Eleven years after becoming a member, Gene was sworn in as a national president on October 1st, 2015 and was president for the 2016 year.  Presently, he is a chairman for RETA and on his last year on the RETA National Board of Directors.

At SCS, Gene considers one of his greatest achievements is mentoring the newer generation to understand their industry better.  “I think my mission in life is to mentor. Mentoring the younger people that are coming in, putting them under my wing, it’s very rewarding, intrinsically rewarding.”  Gene comments, “I want to pass my knowledge to the next generation because we’re losing our skilled craftsman.  It’s very critical that we train.  A trained operator is #1: safe and we need more of them.”

For current and future SCS employees, Gene offers this piece of advice:  “I came here because I wanted new challenges and wanted something new every day.  The minute you quit growing, you’re dying.  The minute you stand still, the world will pass by you.  You better be moving forward because the moment you stop, you become a hazard to yourself and people around you and complacency is your worst enemy. “

SCS Engineers is currently looking for a Senior Professional to add to our Risk Management Ammonia Refrigeration team.  For more details visit the SCS Engineers Careers Page or click here to apply directly.

Posted by Diane Samuels at 6:03 am

SCS Advice from the Field: Proper Ammonia Tag Placement Prevents Human Error

April 27, 2017

An ammonia system that has accurate valve tags, gives detail within facility documentation of SOPs, verifies the accuracy of facility P&IDs, and provides safety measures for operators and contractors for exercising the appropriate valves on the system. Standard operating procedures with proper valve tag placement also helps prevent human error.

Remember, you have the potential to improve safety and minimize risk. A strong training program and accurate operating procedures making a positive impact on worker safety and system operations.

Read the full article here.




Posted by Diane Samuels at 6:00 am

SCS Advice from the Field: EPCRA Tier II Hazardous Chemical Reporting – Avoiding Common Mistakes

February 20, 2017

Understanding and correcting typical Tier II deficiencies may help companies with hazardous chemical reporting obligations avoid the recently increased penalties.


On March 1, each year facilities that use hazardous chemicals in specific quantities must file an EPCRA Tier II report identifying the chemicals with the State Emergency Response Commission, the Local Emergency Planning Committee, and the local fire department.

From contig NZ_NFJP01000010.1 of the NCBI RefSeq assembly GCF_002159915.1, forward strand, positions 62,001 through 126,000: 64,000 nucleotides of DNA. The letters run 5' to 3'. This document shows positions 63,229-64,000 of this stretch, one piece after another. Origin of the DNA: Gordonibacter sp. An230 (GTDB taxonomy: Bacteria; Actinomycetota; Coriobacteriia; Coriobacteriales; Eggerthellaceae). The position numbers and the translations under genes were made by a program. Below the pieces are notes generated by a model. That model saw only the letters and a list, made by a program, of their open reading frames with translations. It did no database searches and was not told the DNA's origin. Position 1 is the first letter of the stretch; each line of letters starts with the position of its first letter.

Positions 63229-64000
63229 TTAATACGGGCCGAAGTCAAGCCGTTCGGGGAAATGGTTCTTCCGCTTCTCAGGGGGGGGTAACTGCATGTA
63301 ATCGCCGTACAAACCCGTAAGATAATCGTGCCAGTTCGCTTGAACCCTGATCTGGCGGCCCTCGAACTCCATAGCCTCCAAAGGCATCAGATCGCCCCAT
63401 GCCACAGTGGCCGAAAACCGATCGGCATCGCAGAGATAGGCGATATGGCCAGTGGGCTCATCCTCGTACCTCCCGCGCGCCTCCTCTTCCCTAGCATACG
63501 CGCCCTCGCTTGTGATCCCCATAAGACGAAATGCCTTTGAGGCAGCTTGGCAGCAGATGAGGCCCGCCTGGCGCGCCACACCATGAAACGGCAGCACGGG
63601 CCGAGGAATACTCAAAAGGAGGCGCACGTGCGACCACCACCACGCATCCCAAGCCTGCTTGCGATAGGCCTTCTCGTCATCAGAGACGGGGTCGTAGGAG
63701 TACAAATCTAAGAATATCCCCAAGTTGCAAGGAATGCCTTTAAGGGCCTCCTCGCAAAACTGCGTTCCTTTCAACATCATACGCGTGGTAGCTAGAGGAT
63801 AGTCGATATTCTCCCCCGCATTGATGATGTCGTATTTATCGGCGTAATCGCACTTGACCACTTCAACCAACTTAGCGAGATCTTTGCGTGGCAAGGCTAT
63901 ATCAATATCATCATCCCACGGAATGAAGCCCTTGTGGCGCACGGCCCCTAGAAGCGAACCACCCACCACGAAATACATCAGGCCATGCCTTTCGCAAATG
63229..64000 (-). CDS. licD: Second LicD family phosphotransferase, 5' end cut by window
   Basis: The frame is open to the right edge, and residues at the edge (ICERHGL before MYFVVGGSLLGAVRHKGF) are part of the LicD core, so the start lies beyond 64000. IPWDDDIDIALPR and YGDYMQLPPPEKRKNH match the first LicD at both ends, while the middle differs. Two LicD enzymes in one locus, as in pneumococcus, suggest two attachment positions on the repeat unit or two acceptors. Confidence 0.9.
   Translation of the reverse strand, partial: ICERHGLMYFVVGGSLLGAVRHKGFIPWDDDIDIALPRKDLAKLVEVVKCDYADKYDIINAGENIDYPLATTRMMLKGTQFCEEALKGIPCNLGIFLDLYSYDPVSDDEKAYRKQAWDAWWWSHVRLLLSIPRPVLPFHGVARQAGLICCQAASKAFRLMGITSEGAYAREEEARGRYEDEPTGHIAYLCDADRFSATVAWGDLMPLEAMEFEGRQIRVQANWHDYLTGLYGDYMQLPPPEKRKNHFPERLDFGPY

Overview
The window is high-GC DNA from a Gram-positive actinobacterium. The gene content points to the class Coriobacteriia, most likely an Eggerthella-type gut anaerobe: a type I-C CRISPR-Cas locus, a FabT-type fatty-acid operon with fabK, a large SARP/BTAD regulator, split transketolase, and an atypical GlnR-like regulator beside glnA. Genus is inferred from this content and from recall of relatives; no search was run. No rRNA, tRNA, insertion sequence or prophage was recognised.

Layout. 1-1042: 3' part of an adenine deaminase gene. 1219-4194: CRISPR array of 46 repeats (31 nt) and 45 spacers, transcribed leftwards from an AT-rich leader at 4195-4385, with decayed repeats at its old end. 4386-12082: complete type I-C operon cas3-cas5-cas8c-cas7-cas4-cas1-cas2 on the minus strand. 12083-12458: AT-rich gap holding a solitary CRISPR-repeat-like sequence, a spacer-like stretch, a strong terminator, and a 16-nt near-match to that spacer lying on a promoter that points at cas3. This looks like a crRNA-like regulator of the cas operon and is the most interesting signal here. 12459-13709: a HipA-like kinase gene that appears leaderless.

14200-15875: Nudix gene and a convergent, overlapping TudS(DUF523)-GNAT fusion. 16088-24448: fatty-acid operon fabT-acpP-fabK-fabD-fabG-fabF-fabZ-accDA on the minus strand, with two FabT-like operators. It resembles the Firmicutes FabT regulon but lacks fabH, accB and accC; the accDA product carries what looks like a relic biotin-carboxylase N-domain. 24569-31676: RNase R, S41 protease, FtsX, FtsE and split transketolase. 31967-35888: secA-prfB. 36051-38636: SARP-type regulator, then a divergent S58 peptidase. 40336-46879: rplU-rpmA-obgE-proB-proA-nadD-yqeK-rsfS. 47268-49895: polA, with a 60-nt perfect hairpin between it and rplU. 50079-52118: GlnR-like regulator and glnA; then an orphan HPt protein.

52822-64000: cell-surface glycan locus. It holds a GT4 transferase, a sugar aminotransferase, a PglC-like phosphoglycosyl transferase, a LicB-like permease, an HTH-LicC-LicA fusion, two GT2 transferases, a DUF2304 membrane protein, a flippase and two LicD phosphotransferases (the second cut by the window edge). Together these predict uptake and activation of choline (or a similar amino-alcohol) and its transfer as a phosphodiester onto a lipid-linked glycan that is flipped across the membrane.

Easy to avoid mistakes and omissions in Tier II filings may lead to civil penalties of as much as $54.8K per day. Most cited violations involve just a few common chemicals such as ammonia, sulfuric acid inside equipment, and an EHS that is a component of mixtures. These are often overlooked or thought to be exempt from reporting because the threshold for reporting may be low.

Rather than risk non-compliance, ask the professionals at SCS Engineers about common chemical thresholds, voluntary self-disclosure, and EPA’s audit policies.

Read our most recent EPCRA Technical Bulletin, or contact us at .

Posted by Diane Samuels at 3:00 am

SCS Engineers Regulatory Alert: DHS Appendix A: Chemicals of Interest List

September 21, 2016

Any facility that manufactures, uses, stores, or distributes certain chemicals above a specified quantity listed on Appendix A must complete and submit a Chemical Security Assessment Tool (CSAT) Top-Screen within 60 days of coming into possession
of the Chemicals of Interest (COI) .

In developing the list, the Department looked to existing expert sources of information including other federal regulations related to chemicals. With the publication of a final Appendix A, all provisions of 6 CFR Part 27, including § 27.210(a)(1)(i), are operative and in effect. The other sources that the Department referenced in part are:

  • Chemicals covered under the Environmental Protection Agency’s Risk Management Program;
  • Chemicals included in the Chemical Weapons Convention;
  • Hazardous materials, such as gases that are poisonous by inhalation; and
  • Explosives regulated by the Department of Transportation.

Many manufacturers, food storage facilties, cold storage facilities, and industries have chemicals that fall into one or more of the listed categories. Please contact our professional staff to find out if your business is at risk of non-compliance of CFR Part 27.

What to do?  Who to contact? Jake Tilley or Lee Pyle of SCS Engineers.



Posted by Diane Samuels at 3:00 am

SCS Engineers Regulatory Alert: DHS Chemical Security Assessment Tool (CSAT) Top-Screen

September 15, 2016

Department of Homeland Security (DHS) to send notice that all facilities applicable to the rule will need to resubmit their Top-Screen survey. Letters to start going out from DHS on October 1, 2016.